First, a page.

A major challenge has been keeping me awake at night, one that I have warned others about and yet one that has, quite frankly, landed us on the brink as a start-up. As an entrepreneur, I am often asked what I feel is the most important aspect of running a new business. And my answer is always CASH FLOW! Cash flow is ‘king’! But we have been jolted into a scary reality over the last month and we have to admit that we have not walked the walk.
It’s pretty easy to get caught up in the euphoria of a new business: signing deals, chasing prospects, building a team, raising revenues and reading budgets are all extremely rewarding and exciting, but who is the bloke checking on the collection of the moolah?
We’ve found ourselves in the precarious position of accumulating comfortably large debtor’s book –money not collected. Yes, it’s an accounting thing, but one that I view as, well, irresponsible trading. Clearly we have been too lenient in our administration process and weak with our controls. This has left us extended and vulnerable. Fortunately, we have a good relationship with our bank and have been able to make arrangements to carry our debtors – an expensive and highly stressful lesson, though.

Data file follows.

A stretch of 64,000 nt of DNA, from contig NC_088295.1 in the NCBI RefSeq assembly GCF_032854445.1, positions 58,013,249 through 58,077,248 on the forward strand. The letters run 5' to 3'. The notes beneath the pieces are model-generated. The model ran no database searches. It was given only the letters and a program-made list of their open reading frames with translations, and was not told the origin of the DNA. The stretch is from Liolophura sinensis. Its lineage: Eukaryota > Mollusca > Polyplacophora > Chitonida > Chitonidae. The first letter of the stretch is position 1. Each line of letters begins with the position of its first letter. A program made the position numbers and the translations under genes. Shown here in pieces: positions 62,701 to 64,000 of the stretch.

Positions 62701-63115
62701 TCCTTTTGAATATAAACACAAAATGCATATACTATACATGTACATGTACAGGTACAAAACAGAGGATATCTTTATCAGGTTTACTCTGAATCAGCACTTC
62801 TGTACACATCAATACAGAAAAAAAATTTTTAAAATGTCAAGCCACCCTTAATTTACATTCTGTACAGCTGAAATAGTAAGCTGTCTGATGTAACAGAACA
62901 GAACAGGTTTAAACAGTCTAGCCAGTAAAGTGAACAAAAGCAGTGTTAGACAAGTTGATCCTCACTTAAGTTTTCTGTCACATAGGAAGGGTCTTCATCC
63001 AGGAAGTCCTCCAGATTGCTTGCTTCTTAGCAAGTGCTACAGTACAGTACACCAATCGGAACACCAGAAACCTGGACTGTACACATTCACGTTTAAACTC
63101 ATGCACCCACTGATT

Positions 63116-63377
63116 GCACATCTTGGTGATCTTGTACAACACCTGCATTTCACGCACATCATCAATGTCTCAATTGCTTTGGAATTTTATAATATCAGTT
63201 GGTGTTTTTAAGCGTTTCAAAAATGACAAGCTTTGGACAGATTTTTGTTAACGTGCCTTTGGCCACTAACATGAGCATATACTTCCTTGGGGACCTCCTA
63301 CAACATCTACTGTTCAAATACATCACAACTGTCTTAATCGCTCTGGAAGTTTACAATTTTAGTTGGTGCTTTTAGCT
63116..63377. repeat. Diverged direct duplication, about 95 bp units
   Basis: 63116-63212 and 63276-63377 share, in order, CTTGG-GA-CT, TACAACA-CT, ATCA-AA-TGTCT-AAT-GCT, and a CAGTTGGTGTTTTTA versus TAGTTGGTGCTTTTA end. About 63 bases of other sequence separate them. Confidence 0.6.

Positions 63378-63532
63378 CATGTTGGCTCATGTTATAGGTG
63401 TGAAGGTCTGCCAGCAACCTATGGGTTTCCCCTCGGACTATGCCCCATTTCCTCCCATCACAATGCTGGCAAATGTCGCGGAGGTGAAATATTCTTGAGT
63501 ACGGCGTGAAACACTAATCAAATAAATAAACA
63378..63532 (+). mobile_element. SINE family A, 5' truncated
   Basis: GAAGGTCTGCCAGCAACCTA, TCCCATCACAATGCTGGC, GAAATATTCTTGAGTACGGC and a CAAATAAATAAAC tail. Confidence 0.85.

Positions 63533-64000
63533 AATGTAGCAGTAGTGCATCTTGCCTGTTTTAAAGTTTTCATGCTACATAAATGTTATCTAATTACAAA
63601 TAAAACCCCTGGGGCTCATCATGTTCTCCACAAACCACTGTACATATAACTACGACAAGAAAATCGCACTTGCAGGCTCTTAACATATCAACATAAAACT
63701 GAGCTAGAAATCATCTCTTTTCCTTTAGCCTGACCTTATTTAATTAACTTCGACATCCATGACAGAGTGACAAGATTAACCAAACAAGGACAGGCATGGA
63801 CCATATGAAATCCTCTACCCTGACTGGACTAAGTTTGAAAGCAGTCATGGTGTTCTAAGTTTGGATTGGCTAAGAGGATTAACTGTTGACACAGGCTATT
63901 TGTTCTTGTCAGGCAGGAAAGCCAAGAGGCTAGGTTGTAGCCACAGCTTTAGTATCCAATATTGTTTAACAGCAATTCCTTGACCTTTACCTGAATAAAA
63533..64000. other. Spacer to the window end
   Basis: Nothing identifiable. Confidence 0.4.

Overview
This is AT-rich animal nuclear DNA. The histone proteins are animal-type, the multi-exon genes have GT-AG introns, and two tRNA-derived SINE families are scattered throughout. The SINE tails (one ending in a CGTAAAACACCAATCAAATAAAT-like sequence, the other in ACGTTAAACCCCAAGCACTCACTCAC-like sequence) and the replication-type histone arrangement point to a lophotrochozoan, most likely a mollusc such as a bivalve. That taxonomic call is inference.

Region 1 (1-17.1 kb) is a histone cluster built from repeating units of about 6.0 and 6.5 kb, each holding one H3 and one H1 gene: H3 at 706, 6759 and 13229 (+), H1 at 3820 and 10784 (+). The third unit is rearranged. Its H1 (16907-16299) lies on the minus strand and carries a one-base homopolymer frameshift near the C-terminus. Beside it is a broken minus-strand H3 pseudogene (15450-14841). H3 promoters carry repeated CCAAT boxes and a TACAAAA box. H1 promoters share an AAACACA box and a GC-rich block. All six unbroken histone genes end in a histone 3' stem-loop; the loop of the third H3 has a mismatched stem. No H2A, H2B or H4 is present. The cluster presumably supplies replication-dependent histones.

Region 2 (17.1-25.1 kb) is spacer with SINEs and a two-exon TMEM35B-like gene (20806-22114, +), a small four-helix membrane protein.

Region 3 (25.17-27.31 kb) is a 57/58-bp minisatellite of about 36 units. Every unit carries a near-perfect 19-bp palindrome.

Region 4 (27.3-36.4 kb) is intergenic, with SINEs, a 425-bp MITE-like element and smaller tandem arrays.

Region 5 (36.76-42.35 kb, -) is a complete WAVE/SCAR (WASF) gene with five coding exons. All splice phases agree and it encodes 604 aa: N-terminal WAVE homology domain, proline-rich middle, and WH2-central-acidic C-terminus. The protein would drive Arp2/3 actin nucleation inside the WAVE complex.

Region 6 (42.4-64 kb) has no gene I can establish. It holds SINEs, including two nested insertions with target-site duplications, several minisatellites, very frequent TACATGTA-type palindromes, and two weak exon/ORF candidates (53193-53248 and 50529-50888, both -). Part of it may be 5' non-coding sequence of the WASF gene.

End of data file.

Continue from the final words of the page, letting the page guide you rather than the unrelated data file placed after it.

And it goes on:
However, emerging from every negative is a positive. This ‘monetary reality check’ has shifted our thinking entirely. Yes, we enjoyed the ‘set-up-shop’ and initial budding growth of our business, but now it’s clearly time to change tactics and become more responsible and profitable. After all, we love the game, but ultimately we are here to make money.
This short-term crisis has led us to deeply analyse the profitability of our business, and in doing so, we have established methods to measure profitability per division, and even further, per staff member. In other words, how productive are we? Every staff member must be measured on productivity, not only to be accountable, but also to be certain they are in the correct position in the business, that they are good at what they do, and that they are thinking commercially.
The key, of course, is to avoid becoming a bunch of suits focussed on numbers, but rather to be intelligent business people, doing what we do best, all the while turning a profit.